Bioethics Discussion Blog: What Should Doctors Do With the Non-Compliant Patient?

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Tuesday, April 21, 2009

What Should Doctors Do With the Non-Compliant Patient?

A patient whom the doctor finds is "non-compliant" (essentially does not accept or follow what the doctor advises or prescribes) is particularly troublesome for some doctors who, despite this age of patient autonomy, consider themselves in a "father knows best" role. They may look at their relationship with the patient, in an era of lowered payments for the time and expertise, as a waste of time and waste of their skills. However, patients may have complex psychosocial reasons and well as biologic (related to the illness or side-effects of prescribed medication) for not following the physician's advice. With regard to adherence to a drug prescription, the patient may because of finances either not purchase the drug or reduce its dosage frequency for the bottle of pills to last longer. For a description of how another doctor looks at the non-compliant patient, read an article from the Permanente Journal Fall 2003 by Fred Kleinsinger, MD titled “Understanding Noncompliant Behavior: Definitions and Causes”

“What should doctors do with the non-compliant patient?" I would agree with Dr. Kleinsinger, first talk to the patient and begin to understand the reason for the non-compliance. Then it is up to the doctor, not to ignore an issue but to actively attempt to mitigate it. This may range from obtaining a social worker to help the patient with ways of financing the medical regimen to ways of more easily getting to the doctor’s office or it may require the doctor to do things, along with patient education, like revising a dosage plan which is simpler and more likely to be followed but yet still potentially therapeutic. But first, the doctor must take the time to talk to the patient. Yes, this takes time but if there is no attempt by the doctor to recognize and find a solution for non-compliance further time "treating" the patient may be wasted to the detriment of the patient's health.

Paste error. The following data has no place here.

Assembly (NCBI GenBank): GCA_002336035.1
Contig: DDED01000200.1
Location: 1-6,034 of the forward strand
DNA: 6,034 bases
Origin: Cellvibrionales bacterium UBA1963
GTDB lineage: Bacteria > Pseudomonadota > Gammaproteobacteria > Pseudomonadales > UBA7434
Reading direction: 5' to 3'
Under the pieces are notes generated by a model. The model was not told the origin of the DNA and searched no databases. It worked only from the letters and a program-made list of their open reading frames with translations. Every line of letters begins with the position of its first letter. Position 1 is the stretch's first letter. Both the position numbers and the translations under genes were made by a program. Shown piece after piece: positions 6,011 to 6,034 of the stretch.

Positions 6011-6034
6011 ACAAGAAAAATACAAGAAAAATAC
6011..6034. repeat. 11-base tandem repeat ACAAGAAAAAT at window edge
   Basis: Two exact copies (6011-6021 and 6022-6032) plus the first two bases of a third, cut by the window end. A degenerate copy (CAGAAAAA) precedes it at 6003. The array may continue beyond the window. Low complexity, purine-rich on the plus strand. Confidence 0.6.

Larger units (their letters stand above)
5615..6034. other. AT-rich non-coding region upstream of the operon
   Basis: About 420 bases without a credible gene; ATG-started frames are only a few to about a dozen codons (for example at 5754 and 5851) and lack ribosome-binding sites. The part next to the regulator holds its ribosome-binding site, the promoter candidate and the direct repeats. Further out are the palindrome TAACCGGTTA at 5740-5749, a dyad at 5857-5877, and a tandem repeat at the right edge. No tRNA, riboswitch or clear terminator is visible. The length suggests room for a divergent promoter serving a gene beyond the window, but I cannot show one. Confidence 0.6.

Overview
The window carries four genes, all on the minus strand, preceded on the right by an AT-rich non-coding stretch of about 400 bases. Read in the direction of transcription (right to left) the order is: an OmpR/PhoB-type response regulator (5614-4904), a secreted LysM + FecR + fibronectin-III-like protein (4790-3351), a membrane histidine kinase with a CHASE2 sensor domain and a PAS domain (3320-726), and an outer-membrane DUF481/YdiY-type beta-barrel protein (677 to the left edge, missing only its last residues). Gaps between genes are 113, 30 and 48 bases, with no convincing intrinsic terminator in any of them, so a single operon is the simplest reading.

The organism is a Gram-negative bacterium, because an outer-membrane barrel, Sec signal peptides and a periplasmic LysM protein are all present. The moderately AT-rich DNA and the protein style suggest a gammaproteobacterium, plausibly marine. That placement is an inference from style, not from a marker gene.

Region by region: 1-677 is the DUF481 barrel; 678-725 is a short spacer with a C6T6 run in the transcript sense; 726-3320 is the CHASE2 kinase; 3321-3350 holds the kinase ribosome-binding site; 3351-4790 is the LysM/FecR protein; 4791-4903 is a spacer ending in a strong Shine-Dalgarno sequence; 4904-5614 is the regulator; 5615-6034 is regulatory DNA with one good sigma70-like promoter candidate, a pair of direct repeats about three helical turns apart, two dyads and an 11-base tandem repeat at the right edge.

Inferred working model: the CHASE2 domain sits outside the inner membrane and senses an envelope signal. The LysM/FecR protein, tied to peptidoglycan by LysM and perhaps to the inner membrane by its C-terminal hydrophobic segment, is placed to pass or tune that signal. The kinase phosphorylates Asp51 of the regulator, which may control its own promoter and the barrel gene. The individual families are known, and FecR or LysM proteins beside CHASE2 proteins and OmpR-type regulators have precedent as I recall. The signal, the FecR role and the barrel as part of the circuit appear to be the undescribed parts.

Have any of my visitors had problems with compliance with their physician's advice and prescriptions? ..Maurice.

6 Comments:

At Wednesday, April 29, 2009 1:36:00 AM, Blogger Mandy said...

I am surprised more professionals don't comment on your site.

Maybe that is due to their workloads (although I have come across many medical professional blogs) or perhaps is that there are now so many blogsites around the medical profession that some really thought provoking ones are overlooked.

I'd hate to think that it is because medics think themselves above having to quesiton what they do or don't like being in arenas where patients have as much say as they do.

As someone who could be described as 'non compliant' (due to severe side effects of medication I have taken in the past) I would welcome quality time (as in more than 5 minutes) with a medical professional to discuss this and ways to deal with it more effectively. Sadly, I have been caught between my general practioner who totaly ignored the evidence in regards to physical problems which could be aggrevated by taking new medication and my psychiatrist who is more aware of the implications but can only be seen every 3 months.

Sometimes, it is a matter of accessing professionals, when necessary and the time given and level of attention paid to patients when they are seen.

I agree with what you have written but fear that doctors do not have the time (those that want to) to give due care to all their patients.

Maybe more of an issue in the UK as people don't pay for their care directly...although I prefer a system that provides care for all and not dependant on their income.

 
At Thursday, April 30, 2009 7:41:00 AM, Blogger Dr S. said...

I work in a community based primary health care facility in Cape Town, South Africa.

We have private health care for those who can afford it and state subsidised clinics and hospitals for the majority of our population.

Our clinic is a state-based facility.
We are understaffed and during the clinic days doctors can be expected to see up to 60 patients! This does not provide our patients with much time in the consultation room, nor does it give us medics enough time to properly assess the issues around treatment and compliance.

However, I have noticed that a few well-timed questions, and a non-confrontational or accusatory attitude can help enormously in discovering the truth for not taking medication.

For example, my patients start to queue from 5am in the morning to ensure that they are helped during the day. They often are in a rush to get to the clinic and thus forget to take their meds. Thus, by the time they get to see me, their BP's are sky high and their sugars are through the roof.